Why are you assuming that Liberal voters aligned closer to Labour than to the Tories? The UK Liberal Party attracted many classical liberal people who were more centre-right than centre-left. They weren’t the same party as today’s post-SDP merger Lib Dems (and even the Lib Dems spent 5 years in coalition with the Tories).

                • #131244
                  Anonymous
                  Guest

                  The founders of the SDP were all Labour MPs.

                  • #131248
                    Anonymous
                    Guest

                    But the Liberal Party was an entirely separate party which attracted a great many Tory-leaning people. And the Lib/SDP merger did not occur until after all of Thatcher’s elections.

                    • #131249
                      Anonymous
                      Guest

                      Lib-SDP had an electoral pact and an agreement to govern as a coalition even before they formally merged

                • #131247
                  Anonymous
                  Guest

                  First of all, the statement that I was responding to was:
                  >Yet they were consistently outnumbered by people who wanted to vote for [Thatcher].
                  I don’t think that there’s any way that you can say that SDP-Liberal voters were "people who wanted to vote for Thatcher". That’s just wrong, whatever you think about the political affiliations of the Alliance. SDP-Liberal voters chose a party that didn’t support Thatcher. If you want the PM to continue in power, you don’t vote for an opposition party.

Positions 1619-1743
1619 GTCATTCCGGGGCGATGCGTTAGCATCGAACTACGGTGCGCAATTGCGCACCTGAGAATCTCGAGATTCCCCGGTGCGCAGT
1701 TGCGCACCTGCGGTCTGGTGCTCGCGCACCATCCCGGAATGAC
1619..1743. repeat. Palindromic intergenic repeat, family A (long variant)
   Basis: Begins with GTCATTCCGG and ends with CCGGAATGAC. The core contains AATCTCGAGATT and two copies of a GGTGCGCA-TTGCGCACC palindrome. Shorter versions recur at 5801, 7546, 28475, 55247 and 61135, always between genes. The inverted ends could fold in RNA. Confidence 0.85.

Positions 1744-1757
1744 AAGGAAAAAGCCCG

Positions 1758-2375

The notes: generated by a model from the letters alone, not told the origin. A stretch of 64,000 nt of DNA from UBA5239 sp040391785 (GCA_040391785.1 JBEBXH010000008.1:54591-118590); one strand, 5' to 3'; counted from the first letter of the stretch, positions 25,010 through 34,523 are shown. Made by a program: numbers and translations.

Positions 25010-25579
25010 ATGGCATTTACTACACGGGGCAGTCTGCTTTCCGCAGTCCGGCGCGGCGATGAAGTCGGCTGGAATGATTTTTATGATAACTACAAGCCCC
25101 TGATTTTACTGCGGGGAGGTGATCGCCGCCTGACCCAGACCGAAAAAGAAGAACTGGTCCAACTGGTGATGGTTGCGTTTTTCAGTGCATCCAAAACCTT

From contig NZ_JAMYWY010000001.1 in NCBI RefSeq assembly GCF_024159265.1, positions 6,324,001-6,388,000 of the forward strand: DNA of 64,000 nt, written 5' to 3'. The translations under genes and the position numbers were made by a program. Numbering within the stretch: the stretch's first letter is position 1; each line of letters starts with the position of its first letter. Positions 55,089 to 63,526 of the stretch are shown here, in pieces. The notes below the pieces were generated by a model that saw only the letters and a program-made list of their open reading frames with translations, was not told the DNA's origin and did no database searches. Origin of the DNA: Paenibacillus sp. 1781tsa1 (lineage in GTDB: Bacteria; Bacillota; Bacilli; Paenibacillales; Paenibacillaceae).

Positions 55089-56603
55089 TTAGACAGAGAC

Second – the SDP were still ex-Labour and defined themselves as social democrats, certainly not classical liberals. So a significant part of the Alliance was people who had formerly been Labour and who still regarded themselves as being moderate leftists, and anyone voting for them had to be OK with that. And the Liberals had always sharply defined themselves as not being Tories (as they effectively had to, or there would be no reason for their party to exist).

                  Finally, if you want to talk about classical liberalism, Thatcher herself often defined her political project as being essentially classically liberal in outlook – Thatcher famously said that Gladstone would have been a conservative in the 1980s. And especially in 1987, the Thatcher campaign was heavily focused around economic liberalism. So I would argue that the kind of classical liberal, right-liberal, center-right voters you’re talking about here would probably have been Conservative voters in the 1980s, and people who voted for Liberal candidates probably largely didn’t fall into this category.

                  • #131250
                    Anonymous
                    Guest

                    >That’s just wrong, whatever you think about the political affiliations of the Alliance. SDP-Liberal voters chose a party that didn’t support Thatcher. If you want the PM to continue in power, you don’t vote for an opposition party.